Sunstein and Vermeule also analyze the practice of recruiting "nongovernmental officials"; they suggest that "government can supply these independent experts with information and perhaps prod them into action from behind the scenes," further warning that "too close a connection will be self-defeating if it is exposed."[28] Sunstein and Vermeule argue that the practice of enlisting non-government officials, "might ensure that credible independent experts offer the rebuttal, rather than government officials themselves. There is a tradeoff between credibility and control, however. The price of credibility is that government cannot be seen to control the independent experts." This position has been criticized by some commentators,[30][31] who argue that it would violate prohibitions on government propaganda aimed at domestic citizens.[32] Sunstein and Vermeule's proposed infiltrations have also been met by sharply critical scholarly critiques.[33][34][35]

Tuesday, May 7, 2013

Chris Moody notes "well built man" and red tank top, in scribble pushing Mark Sanford sympathy vote

Today is the election in South Carolina that pits prior liar Mark Sanford versus Elizabeth Colbert-Busch, and the following appeared on a link from the main page of Yahoo, written by Chris Moody, Yahoo! News
"Before Mark Sanford walked into the local school district headquarters here to cast his ballot for Tuesday's special election, he took a moment to embrace Jason Cunningham, a 34-year-old local hip-hop artist and friend who came to show his support for the former governor.
"Cunningham, a well-built man in a red tank top who goes by the stage name J-Scribbles, has been following Sanford's career since 2010 when Cunningham was released from prison after serving a 16-year sentence for second-degree murder. Sanford left office at about the same time Cunningham exited prison. Cunningham said he has met Sanford several times during the campaign, and he views Sanford's effort to resuscitate his career as a source of inspiration for anyone with a troubled past looking for a second chance.
"He has learned from this. I know he's learned from past mistakes. That's what life is—you fall, you get back up," Cunningham told Yahoo News and Slate Magazine. "Society, you know, they don't want to give you another chance to learn from it. You can't expect nobody to go through this life without falling. You fall and get back up. You know what I'm saying, so that's what it's about."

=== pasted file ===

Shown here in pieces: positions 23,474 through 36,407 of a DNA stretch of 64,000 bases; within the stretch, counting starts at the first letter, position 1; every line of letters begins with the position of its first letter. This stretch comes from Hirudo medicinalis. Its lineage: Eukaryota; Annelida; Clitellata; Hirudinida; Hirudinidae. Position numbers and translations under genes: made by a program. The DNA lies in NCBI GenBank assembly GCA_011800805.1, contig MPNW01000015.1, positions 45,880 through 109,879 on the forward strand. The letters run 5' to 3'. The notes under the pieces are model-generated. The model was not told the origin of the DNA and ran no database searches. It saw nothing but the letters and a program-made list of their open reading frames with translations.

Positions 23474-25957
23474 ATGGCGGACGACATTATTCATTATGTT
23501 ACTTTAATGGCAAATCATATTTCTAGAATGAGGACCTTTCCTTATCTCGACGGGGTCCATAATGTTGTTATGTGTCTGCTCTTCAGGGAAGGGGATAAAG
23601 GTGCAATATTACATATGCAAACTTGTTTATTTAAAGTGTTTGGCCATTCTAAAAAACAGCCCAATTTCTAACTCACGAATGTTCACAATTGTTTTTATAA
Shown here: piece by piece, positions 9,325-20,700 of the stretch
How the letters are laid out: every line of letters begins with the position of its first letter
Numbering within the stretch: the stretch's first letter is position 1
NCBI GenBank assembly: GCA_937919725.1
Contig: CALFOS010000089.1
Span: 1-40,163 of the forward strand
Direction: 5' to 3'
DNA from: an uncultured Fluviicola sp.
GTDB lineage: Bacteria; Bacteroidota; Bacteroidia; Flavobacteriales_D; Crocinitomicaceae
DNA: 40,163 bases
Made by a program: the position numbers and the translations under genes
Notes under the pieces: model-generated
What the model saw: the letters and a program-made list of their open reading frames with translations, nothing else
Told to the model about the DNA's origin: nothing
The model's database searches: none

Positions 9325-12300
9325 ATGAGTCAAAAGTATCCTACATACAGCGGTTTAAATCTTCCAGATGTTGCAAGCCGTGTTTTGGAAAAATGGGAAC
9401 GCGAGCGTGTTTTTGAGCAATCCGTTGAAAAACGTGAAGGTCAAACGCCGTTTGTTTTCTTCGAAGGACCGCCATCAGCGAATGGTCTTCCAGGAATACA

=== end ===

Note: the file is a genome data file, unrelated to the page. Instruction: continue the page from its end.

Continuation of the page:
"When some people mess up, Cunningham said, they disappear forever instead of working to build themselves back up. "Sanford came back!" he exclaimed."
It's nice to know that Chris thinks Cunningham is "a well-built man" and he wore a red tank top - sort of goes together like a muscle fashion statement? What's not nice is the overall blatant endorsement of Sanford from a writer for a major search engine and news aggregator.

This is the last of many Moody articles fawning over the swine sublime, who lied to voters, wife and anyone else, who asked a question about his devious dabbling. By running for Congress, he becomes a public figure and deserves censoring for his lie about hiding in Argentina, while betraying the people of SC as governor. Instead Chris pens tripe that belongs in a magazine with pix of pectorals and admiration of abs - not a national web site.

Sunday, April 28, 2013

You're never lonely when your liberal heroes send you endearing, friendly emails about grass and roots

Sherrod Brown [] today warned me:
"Ohioans didn't send me to the Senate to compromise away their future. And you didn't get involved in this grassroots movement to sit on the sidelines and watch this radical agenda get across the finish line." I agree, even if I'm not from Ohio (but the wife is, so how does Brown know?).
Then he tells me:
And our grassroots network won't grow stronger unless we invest in it. Contribute $5 -- or whatever you can -- to help right now.
Surely, the fate of a grassroots movement shouldn't rise or fall on a retiree's $5 donation, and I wonder why some liberal hedge fund manager won't just contribute $500 million and let 100 million of us have enough for coffee and a donut tomorrow morning.

Jennifer Petty also dropped me an email this morning, and it's nice to get correspondence from young ladies when you are now past 70. Jennifer starts out with "Hey Friends" and goes on to explain the reason for this missive (which has partial yellow background, wow!):
I am sitting at work today, reworking our budget for the 2nd quarter. While we have been doing well, it looks like we need to raise $5,000 by April 30th to meet our goal.
She seems to want more than just $5, but she probably knows I have some money left after the donation to Brown. Jennifer explains why she wants my dough:
 Please consider sending a generous gift today.
Your contribution will go to helping recruit progressive Democrats to run for office in 2014 and give them the support they need to build successful campaigns.
I also seem to have a friend  in Adam Green from Bold Progressives.Org, who suggested yesterday afternoon:
Can you help us draft a populist fighter for senator? Join Draft Schweitzer today!
(You can also donate $3 that Brian will receive on Day One of his campaign, so he can hit the ground running. Over $25,000 raised so far!)
Bruce Finzen also emailed yesterday. He's with the Center for Public Integrity, and thinks I'm not one of those $3 givers: